Vol. 1, Issue 6
Posted: Thursday 18th June 2020
Here is an image of my Ephgrave No. 1 Road/Path machine. Probably not seen by many of you as it is on fixed with Conloy sprints on Harden LF hubs and this rather limits the number of suitable rides. I did ride it on the Reading and Ephgrave rides but only the once. I also did the Boot and Back on it (once)! The frame number is LE 3124. A boyhood hero of mine, Ralph Large of the Wisbech Wheelers, originally owned it and, on this machine, he became the first rider from the Fenland Road Racing Association to beat the hour for a 25.
This was in the early 50s, the machine is restored to the original specification with Chater-Lea round cranks and Chater-Lea pedals, Cinelli badged steel stem and Cinelli Piste bars. As was sometimes the fashion in those days the frame has pump pegs and mudguard eyes. The correct saddle is Brooks Swallow but I have to swap the Swallows around, as they are my favourite 50s Brooks to ride.
I wish I could get hold of another one in good condition. This machine was my wedding present from Patricia as it came up for sale just before we were married some 5 plus years ago. The image is a bit pallid as I took it on a very dull day with our new toy, a Fuji 2600z digital camera. Being me, I could not wait for a good bright – but not sunny – day. I will replace the image later. I also have a 1951 Ephgrave road bike (maroon) with Simplex 5-speed rear and rod operated double at the front. The wheels on this are Dunlop Alloy HPs on Airlite LF hubs. I like the Dunlops as I am more confident putting high pressures into the tyres than with the Conloys which make me to wonder if the tyres will lift off the rim. I tend to put an ordinary rim tape in the Conloys and then put one of the older cotton tapes on top. This way I hope to fill some of the depth in the rim.
Note: – that if you are having an Ephgrave restored it is essential to instruct the restorer that the seat tube badge must have ‘EPHGRAVE’ on the diagonal and not horizontal. To the uninitiated it looks as if it would be correct for the wording to be level but Leslie knew better. If it is wrong it sticks out like a sore thumb. (No I did not get one wrong; I was warned in time!).
Patricia has been looking for a small frame for a long long time now, and has at last got her hands on a 1944/45 Bates BAR which is built for 26” wheels. This is going to be our project for a while. As it has rear ends of 110mm width it rather restricts our options to some extent. We are trying to convert a five-speed Regina freewheel to four by removing the small sprocket and getting the next one (number 4?) ground down as it has a threaded shoulder to carry the one (number 5?) we are dispensing with. If all of this allows us to use it in the frame then we hope to build it up with a Simplex four.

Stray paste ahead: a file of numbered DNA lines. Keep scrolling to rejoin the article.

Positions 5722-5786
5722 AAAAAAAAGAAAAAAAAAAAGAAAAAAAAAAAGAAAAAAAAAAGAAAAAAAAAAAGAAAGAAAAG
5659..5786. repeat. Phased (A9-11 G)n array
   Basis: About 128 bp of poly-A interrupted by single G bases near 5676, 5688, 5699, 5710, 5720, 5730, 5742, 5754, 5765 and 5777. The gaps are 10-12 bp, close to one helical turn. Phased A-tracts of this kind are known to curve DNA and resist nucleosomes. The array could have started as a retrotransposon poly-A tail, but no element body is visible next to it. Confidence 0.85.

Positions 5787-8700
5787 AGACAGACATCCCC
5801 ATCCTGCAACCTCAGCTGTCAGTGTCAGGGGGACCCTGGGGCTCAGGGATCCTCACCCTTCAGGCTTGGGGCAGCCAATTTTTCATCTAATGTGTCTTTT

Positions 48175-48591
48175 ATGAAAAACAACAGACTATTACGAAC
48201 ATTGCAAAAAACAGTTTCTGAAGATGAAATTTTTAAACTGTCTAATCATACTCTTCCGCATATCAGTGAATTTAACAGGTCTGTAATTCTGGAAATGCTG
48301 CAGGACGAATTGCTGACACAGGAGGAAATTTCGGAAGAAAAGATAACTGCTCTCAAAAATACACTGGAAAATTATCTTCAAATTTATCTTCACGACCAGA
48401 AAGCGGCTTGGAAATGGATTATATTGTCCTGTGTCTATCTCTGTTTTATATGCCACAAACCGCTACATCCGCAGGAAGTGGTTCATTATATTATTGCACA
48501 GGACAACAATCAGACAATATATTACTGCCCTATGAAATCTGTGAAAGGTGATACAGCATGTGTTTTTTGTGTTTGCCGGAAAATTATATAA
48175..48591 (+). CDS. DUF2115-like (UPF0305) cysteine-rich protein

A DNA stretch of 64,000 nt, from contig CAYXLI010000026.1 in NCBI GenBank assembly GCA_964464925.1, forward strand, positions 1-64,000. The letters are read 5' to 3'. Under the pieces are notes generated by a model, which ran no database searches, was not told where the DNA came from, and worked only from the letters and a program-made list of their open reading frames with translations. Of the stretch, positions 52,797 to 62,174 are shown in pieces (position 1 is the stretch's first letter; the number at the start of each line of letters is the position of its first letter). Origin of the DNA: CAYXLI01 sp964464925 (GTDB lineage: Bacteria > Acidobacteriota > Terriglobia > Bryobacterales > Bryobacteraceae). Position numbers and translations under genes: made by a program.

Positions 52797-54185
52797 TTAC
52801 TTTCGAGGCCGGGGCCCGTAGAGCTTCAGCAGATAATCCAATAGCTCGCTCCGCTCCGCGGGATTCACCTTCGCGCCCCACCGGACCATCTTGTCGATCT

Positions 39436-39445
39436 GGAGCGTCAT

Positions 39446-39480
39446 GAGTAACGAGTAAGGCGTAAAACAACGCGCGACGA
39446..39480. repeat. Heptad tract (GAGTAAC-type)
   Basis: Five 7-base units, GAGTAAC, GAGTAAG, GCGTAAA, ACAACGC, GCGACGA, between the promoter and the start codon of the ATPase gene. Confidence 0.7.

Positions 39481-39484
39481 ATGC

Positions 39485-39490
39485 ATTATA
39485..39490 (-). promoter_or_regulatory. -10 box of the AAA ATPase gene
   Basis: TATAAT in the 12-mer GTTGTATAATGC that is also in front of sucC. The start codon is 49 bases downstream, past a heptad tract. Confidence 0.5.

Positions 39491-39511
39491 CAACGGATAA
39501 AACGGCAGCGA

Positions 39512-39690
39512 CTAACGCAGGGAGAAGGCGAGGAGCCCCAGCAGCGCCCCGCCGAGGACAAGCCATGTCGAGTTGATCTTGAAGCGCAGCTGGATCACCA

Patricia has some wheels ready if this works – they are Dunlop Lightweight HP 26” steel rims on a Solite SF front hub and a Racelite LF rear and built with 15/17 spokes. As we will have to reduce the spacers on the gear side of the axle this will mean that the wheel will be re-dished. We have a nice 2 ¼” Reynolds stem, some GB Pelissier bars and some Bramptom B8 pedals.
As we have some small Chater 3/32 rings we are having a pair of the shorter round section Chater cranks refurbished and they will be identical to the ones she has on her Gillott. If this does not materialise we have a pair of BSA cranks with a 44 ring which is 1/8” at the moment. We may also try to get a sprint wheel with a SA FM hub in the future as Patricia has ridden the Tin-Can-Ten course twice but not qualified for a placing as she was using a Simplex (and who can blame her!). We hope to have everything ready for the Boot and Back which is our first local event of the year. To take part in this we usually go by train to Stevenage and then ride the last 10 miles or so to the start, but then ride home to Cambridge; I think this results in a total of about 45 miles for the day, and it means that we get an extra hour or so in bed. I seem to remember that it is held on the last Sunday in February but must check N & V when it arrives.
I am wondering if I will have problems with the Simplex gear lever on the Bates. Being a very small frame the Cantiflex tubing is very obvious and I fear that the tubing may be fatter in the area for the lever. Checked with a gauge it looks as if I might get away with it. I have got the correct Simplex lever but not the band with which to attach it to the down tube – hint hint in case you have one kicking around in the shed.
I managed to put together an Osgear 4 or 5 speed Super Champion gear, which I’ve been planning to fit on my Paris Tour de France. The problem is that the down tube seems to be a larger diameter than other frames I have, and, as the lever and the tension arm brackets are cast alloy it is impossible to stretch them. The Paris seemed to be the ideal machine for the Osgear but now I might try to fit it to my 1951 Hobbs. I always have a dilemma in that, once I have got a machine up and running well I hate to alter it.